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. Last Updated: 07/27/2016

Abandoned Cellular Deal Hurts Kiev

KIEV -- The decision by U.S. electronics giant Motorola to abandon an ambitious cellular phone venture in Ukraine after a series of clashes with the government casts a pall over Kiev's hopes of attracting major foreign investment.


"Motorola cannot continue to invest in Ukraine when the government is constantly changing the rules of the game," said Victoria Bondar, Motorola's public relations director in Kiev.


Motorola had already injected $2 million into the venture and was preparing to put $500 million more into a 10-year project to set up Ukraine's first national cellular phone network.


The amount would have been the biggest foreign investment in Ukraine to date. But after two years of wrangling with the Ukrainian authorities, Motorola last week announced its decision to pull out.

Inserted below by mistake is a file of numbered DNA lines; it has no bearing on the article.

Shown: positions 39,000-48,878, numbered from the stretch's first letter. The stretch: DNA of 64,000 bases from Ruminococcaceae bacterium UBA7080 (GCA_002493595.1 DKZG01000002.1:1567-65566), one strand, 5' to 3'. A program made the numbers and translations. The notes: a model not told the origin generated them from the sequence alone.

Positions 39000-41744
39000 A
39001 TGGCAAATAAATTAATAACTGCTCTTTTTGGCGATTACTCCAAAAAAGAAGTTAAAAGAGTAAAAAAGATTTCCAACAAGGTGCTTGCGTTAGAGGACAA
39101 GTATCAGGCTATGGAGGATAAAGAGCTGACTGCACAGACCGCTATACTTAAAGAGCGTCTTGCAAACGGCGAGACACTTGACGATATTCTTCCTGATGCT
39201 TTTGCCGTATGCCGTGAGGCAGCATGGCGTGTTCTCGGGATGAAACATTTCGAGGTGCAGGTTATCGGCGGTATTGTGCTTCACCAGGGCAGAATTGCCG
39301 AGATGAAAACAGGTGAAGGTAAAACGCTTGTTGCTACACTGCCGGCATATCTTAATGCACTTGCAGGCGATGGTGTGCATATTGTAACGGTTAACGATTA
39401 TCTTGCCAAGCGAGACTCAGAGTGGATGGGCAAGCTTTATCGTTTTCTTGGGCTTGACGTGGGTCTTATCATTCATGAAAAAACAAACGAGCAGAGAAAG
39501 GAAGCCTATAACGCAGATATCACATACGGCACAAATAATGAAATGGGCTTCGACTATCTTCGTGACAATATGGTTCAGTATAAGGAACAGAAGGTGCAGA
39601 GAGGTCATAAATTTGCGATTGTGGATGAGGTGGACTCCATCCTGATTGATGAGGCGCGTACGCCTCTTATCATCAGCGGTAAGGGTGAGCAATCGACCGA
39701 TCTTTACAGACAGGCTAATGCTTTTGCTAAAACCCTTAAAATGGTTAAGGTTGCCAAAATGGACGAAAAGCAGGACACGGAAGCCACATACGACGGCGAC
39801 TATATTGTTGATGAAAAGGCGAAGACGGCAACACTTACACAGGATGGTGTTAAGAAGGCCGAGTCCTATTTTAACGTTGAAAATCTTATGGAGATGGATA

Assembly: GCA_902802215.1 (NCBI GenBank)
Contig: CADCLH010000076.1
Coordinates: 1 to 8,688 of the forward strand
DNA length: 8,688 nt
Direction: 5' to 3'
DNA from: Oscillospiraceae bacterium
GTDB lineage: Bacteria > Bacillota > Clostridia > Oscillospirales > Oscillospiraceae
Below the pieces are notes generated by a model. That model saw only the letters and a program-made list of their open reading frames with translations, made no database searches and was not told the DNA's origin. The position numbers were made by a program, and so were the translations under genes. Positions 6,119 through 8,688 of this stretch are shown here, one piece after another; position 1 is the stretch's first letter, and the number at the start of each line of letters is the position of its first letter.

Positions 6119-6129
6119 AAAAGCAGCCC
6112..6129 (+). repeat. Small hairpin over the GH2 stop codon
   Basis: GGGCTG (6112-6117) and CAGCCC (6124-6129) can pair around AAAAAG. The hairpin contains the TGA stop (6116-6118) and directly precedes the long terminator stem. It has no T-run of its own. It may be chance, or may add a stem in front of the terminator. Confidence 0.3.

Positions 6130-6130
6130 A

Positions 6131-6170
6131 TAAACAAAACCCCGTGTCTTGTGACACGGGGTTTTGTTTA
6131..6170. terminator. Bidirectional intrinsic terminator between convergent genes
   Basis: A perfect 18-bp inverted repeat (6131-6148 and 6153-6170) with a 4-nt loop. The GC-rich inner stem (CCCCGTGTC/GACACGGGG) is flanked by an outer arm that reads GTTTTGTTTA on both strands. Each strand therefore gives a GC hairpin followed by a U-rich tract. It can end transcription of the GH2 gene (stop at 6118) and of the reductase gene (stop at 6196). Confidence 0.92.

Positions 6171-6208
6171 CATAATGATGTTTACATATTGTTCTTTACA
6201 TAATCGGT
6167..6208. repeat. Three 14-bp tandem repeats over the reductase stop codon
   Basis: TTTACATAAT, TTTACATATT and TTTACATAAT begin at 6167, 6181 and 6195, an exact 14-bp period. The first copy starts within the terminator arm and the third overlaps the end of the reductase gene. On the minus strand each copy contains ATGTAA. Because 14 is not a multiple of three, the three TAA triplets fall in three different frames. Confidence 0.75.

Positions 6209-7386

After an international tender, Kiev had selected the Motorola project last March along with two others by two Ukrainian firms: Ukrainian Mobile Communications and Kievstar.


Motorola had already criticized Kiev for holding the tender, arguing that Ukraine had already given the rights to exploit the GSM-900 frequencies to Motorola under a license issued in 1995 to Motorola's Ukrainian partner, URS.


Motorola also complained that Ukrainian officials ignored the firm's advice about technological limitations and sharply hiked the fees required for a license.


The two firms still in the running to develop the cellular network represent, officially or semi-officially, the interests of the Ukrainian government, specialists say. Kiev owns 51 percent of UMC and Prime Minister Pavlo Lazarenko is believed to have a large stake in Kievstar.